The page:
My first week home from Paris and what did I bake in my kitchen? You would think that seeing pâtisserie after pâtisserie, and eating pastry after pastry, I would be inspired to pull out all of my French tinware and get to work on tarts, financiers, or éclairs.
( I think that Carl Marletti is my new favorite patisserie in Paris.)
I brought back a couple of tarts to the hotel for my sister and me. One was fresh berries piled atop pastry cream and the other, an orange curd tart with a sliver of silver leaf.
Oddly enough, I started baking cookies when I was home again... three different kinds. Usually, if I'm mixing up and baking this amount of cookies, it means the holiday season is approaching; but in this case, it was all about the empty, clear glass jars on my kitchen counter begging to be filled.
The first morning home from my trip, I made Chocolate Chip-Dried Cherry-Pecan Cookies. Most of those headed back to college with my youngest daughter who was home from school for the first time -- a BIG surprise last weekend when I returned! I followed those with Pecan & Butter Log Cookies, a favorite of mine. The third cookie has been bookmarked on my computer for almost 2 years now -- Swiss Cinnamon Crisps. This cookie was posted on Serious Eats by Gina DePalma (pastry chef at Mario Batali's Babbo in Manhattan) back in December of 2010. It's a great cookie for fall and cooler temperatures served with mugs of hot chocolate, fresh apple cider, or a big glass of cold milk.
:: Swiss Cinnamon Crisps
original recipe - McCall's Cookie Collection (1965) | via Gina DePalma
• 3 cups unbleached all-purpose flour
• 1 teaspoon kosher salt
• 1 tablespoon ground cinnamon
• 1 cup (8 ounces) unsalted butter, softened
• 1/2 cup light or dark brown sugar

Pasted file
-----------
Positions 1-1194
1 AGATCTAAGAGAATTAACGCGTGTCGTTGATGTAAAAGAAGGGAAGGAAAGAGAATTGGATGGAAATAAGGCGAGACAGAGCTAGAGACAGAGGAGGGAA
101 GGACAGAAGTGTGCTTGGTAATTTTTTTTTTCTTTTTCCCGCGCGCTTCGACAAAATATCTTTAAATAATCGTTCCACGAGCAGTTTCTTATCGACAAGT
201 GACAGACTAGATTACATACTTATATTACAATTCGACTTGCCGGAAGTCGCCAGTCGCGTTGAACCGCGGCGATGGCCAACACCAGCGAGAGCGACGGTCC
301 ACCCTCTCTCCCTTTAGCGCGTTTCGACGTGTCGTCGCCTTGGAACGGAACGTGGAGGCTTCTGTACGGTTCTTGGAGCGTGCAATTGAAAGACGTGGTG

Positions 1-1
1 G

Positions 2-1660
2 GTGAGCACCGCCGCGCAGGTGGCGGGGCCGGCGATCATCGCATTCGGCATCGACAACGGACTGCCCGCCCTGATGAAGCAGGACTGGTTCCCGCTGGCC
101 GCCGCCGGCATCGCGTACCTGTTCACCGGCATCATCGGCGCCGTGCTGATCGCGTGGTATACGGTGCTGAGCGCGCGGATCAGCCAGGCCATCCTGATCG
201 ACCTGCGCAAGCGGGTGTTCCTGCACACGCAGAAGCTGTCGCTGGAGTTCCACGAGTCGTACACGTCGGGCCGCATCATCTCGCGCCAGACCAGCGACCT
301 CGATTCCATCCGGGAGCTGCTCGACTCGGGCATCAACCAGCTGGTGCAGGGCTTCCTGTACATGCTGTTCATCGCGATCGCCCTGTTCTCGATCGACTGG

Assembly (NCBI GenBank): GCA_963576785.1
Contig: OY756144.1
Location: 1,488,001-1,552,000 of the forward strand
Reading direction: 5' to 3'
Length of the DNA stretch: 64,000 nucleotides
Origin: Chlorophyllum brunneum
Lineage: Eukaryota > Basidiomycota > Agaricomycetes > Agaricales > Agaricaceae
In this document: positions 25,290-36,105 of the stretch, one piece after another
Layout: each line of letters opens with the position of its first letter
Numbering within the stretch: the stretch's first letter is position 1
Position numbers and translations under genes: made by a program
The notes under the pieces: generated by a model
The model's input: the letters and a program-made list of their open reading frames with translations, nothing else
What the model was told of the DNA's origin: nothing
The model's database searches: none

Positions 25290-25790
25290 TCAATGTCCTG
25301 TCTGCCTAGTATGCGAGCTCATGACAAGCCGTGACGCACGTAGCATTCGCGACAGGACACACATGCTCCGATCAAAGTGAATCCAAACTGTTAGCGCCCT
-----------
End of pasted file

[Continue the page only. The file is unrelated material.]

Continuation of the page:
• 3/4 cup granulated sugar
• 1 large egg
• 1 teaspoon pure vanilla extract
• Finely grated zest of one lemon
• 1 egg
• 2 tablespoons milk
• 1/4 cup granulated sugar
• 1 tablespoon ground cinnamon
2. Place the butter and both sugars in the bowl of an electric mixer and use the paddle attachment on medium speed to cream them together until light and fluffy, about 1 minute. Beat in the egg, vanilla, and lemon zest, stopping once to scrape down the sides of the bowl, until the egg is fully incorporated.
3. On low speed, slowly beat in the flour mixture, then increase the speed to medium and beat the dough until it comes away from the sides of the bowl. Shape the dough into a large disc and wrap it in a sheet of plastic; refrigerate at least one hour.
4. When you are ready to bake the cookies, preheat the oven to 350˚F. Remove the dough from the refrigerator and break off about 1/4 of the disc. Wrap and return the rest of the dough to the refrigerator. Line 2 cookie sheets with parchment paper.
5. Make the topping by whisking the egg and milk together in a small bowl. In another bowl, combine the sugar and cinnamon. Set both bowls aside.
6. On a lightly floured surface, roll the piece of dough 1/8-inch thick. Using a cookie cutter, cut out desired shape and transfer to the parchment-lined baking sheet, leaving about 1/2-inch between each cookie; fill cookie sheet, getting more dough from the refrigerator as needed. Brush the tops of the cookies with the egg-milk mixture and sprinkle each cookie generously with the cinnamon-sugar. Place the sheet on the center rack of the preheated oven and bake for 10-12 minutes, or until they are golden brown. While these cookies are baking, continue to roll and cut the remaining dough, filling the second cookie sheet, and repeat the glazing and sprinkling of the cinnamon-sugar mixture.
7. When pulled from the oven, let the cookies cool on the baking sheet one minute before removing to a cooling rack.
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